This in mind, it is doubtful Christ’s teachings qualify. The Golden Rule, from what I can tell, has an analogue in every other religion, including the Judaism Christ ripped it from. If teaching the tenets of one’s own religion makes Christ “great,” every Christian who teaches it after him is “great” as well.

And the Rule isn’t so much an ethical point, as a presupposition of doing any ethics at all: It is a call to put ourselves in the other’s place—to be empathetic. But we do ethics to find out how to be empathetic, not to know to be empathetic; you already have to know to be empathetic to be interested in doing ethics in the first place! A morals teacher asking his pupils to empathize is no more profound than asking them to “be good,” or to “do the right thing.”

Overall, Christ’s body of teaching is not particularly rich. It mostly takes the form of injunctions or “points” rather than arguments. There is nothing like a “system” of thought. There are statements but not much reasoning among the statements. We aren’t told why we should do what he says to do. When you place this alongside the work of a “great moral teacher” like Aristotle, who predates Christ, with his ethical literature, its comprehension and detail, there is no comparison. He offers a methodology for knowing when something is right or wrong, organizes the virtues in a broad taxonomy, and situates it all within an interdisciplinary system of thought. If both Christ and Aristotle are “great,” the spectrum of “greatness” is so top-heavy as to be unusable.

(4) Finally, the same trilemma can be made of other figures and placed before Lewis and the Christians themselves. Plenty of persons other than Christ have claimed to be God. Some of these offer no more evidence of “lunacy” than Christ himself; and of these, some are religious leaders who hold as much claim to “great moral teacher” as Christ. That is, if Christ can “pass” as sane and “great” and honest, so can these. By Lewis’s reasoning, then, all these men and women are God. He is polytheistic, or his reasoning is bad. (Of course, his reasoning is bad.)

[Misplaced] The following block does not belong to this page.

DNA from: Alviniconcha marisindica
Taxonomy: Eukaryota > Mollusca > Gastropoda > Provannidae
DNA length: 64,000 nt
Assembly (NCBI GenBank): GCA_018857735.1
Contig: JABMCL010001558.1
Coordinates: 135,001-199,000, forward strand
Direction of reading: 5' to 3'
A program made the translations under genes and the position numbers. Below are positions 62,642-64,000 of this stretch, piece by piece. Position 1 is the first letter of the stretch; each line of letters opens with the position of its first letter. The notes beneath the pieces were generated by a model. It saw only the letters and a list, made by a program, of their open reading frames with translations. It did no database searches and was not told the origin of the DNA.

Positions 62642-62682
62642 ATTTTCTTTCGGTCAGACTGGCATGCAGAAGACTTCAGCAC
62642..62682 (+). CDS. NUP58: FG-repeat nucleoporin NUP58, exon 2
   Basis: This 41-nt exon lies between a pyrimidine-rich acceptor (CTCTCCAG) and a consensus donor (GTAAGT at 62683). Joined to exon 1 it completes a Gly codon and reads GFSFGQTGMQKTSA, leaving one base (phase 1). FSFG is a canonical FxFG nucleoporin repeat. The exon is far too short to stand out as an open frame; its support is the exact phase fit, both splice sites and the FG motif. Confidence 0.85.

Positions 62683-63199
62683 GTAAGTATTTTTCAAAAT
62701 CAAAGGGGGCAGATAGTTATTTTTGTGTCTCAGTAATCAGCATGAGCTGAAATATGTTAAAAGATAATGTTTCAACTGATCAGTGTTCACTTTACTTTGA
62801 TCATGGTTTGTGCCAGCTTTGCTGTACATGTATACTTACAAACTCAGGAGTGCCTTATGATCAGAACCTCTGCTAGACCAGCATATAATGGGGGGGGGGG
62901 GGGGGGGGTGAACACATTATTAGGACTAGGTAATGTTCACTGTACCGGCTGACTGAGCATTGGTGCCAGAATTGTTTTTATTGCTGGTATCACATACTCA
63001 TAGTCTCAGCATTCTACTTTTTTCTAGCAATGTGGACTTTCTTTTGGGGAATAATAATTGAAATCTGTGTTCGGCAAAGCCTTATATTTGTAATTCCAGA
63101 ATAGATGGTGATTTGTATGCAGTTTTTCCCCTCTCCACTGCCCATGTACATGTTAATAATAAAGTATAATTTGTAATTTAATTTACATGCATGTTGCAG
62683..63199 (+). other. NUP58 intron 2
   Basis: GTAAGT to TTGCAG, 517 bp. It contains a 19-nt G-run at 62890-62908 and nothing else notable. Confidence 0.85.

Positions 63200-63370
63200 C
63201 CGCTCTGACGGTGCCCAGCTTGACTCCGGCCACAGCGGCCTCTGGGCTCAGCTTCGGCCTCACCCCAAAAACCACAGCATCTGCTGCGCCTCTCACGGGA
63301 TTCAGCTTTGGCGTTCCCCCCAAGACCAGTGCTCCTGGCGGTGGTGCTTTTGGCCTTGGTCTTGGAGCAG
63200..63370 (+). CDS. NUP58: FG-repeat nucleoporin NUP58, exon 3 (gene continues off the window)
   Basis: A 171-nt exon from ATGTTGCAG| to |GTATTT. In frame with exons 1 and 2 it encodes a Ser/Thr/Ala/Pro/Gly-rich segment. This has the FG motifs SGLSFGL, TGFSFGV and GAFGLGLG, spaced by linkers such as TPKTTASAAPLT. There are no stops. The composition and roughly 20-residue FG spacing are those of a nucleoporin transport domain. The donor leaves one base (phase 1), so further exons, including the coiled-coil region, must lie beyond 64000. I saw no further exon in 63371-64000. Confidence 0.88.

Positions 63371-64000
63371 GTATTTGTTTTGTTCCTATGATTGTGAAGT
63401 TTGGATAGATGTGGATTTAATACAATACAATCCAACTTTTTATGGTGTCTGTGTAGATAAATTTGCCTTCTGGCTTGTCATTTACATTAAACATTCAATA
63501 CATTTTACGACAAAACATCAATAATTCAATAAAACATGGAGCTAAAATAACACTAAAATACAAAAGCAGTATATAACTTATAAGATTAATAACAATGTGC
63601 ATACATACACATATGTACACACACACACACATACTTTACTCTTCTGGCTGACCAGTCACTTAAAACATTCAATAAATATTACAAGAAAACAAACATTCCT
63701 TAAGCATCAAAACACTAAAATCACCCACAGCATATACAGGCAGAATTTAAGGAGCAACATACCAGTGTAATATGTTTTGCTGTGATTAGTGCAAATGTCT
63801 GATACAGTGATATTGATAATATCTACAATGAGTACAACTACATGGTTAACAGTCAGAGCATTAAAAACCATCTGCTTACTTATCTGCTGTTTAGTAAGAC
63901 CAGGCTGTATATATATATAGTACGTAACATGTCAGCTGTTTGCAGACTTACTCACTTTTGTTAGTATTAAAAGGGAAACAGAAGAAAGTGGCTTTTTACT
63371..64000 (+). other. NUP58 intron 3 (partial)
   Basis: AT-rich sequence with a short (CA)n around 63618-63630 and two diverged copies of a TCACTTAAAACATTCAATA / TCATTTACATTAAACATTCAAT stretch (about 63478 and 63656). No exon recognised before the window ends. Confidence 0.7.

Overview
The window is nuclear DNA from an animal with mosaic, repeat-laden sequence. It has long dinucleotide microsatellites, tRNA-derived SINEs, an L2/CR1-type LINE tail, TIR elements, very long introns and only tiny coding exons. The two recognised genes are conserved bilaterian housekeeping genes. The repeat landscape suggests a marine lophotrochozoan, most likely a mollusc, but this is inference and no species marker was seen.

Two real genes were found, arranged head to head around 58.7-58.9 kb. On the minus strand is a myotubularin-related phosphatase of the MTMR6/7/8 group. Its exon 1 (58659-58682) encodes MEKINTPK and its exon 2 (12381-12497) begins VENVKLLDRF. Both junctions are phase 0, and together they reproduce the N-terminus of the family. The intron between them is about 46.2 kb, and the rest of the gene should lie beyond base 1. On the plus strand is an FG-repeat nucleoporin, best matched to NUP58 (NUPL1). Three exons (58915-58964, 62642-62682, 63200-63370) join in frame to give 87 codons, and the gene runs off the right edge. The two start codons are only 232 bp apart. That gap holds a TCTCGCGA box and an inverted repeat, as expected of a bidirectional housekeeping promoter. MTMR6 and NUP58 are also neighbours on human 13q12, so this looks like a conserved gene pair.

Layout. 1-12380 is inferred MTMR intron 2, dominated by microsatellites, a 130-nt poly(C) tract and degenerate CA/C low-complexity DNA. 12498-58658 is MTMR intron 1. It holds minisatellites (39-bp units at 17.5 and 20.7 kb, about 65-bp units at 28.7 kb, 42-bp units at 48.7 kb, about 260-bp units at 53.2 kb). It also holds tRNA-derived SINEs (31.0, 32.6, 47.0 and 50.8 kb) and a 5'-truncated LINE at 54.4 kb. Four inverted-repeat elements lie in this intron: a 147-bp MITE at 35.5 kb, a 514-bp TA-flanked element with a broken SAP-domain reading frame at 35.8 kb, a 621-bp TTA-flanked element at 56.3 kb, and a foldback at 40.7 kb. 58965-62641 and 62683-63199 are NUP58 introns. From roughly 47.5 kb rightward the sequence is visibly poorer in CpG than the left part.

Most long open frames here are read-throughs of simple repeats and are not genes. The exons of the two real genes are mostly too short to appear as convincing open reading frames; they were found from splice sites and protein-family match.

[1] See theologian John Hick’s “The Metaphor of Christ Incarnate.”

[2] Lewis’s contention that a mere man who thinks he is God is “on the level with the man who says he is a poached egg” draws a poor analogy. For one, the belief that one is God is at least a coherent one (at least, as coherent as the idea that a man, some man, could be God). But the belief that one is a poached egg is very unlike this. The very idea is contradictory: Since a poached egg cannot have thoughts, a man who is one could not have the thought that he is one. (Therefore, if he has the thought that he is a poached egg, he cannot be a poached egg.) The belief carries within itself the means of its own discrediting. Unlike the belief in one’s own Divinity—which can be validly held by at least someone (namely, the one true God)—one cannot believe oneself to be a poached egg without holding a lot of other fucked up (crazy?) beliefs at the same time (beliefs about the nature of objects, etc.)


“In Defense of Bill Ayers”

[Yeah, Bill Ayers blew up a few buildings to stop genocide in Vietnam—and it isn’t clear it didn’t help do just that. McCain actually killed some people, and while perpetuating genocide in Vietnam. Not because he had to; if he was “following orders,” they were orders he volunteered for and was happy to follow.]

From World Socialist Web Site: In Defense of Bill Ayers

McCain’s nutty attack on ACORN

McCain says ACORN “is now on the verge of maybe perpetrating one of the greatest frauds in voter history in this country, maybe destroying the fabric of democracy.” This, in short, is bullshit. The charge is that some of ACORN’s voting registrars made up fake names to get credit for more registrations. (This was done for money and not for ideological reasons.) We know this mostly because ACORN’s oversight mechanisms flagged the names as fake in the first fucking place. Any “fraud” here victimizes ACORN the employer. The “damage” does not extend to the “vote.” And how could it? There is no danger of fictitious persons actually casting any votes; if they could, they wouldn’t be fictitious and the registrations would be legitimate.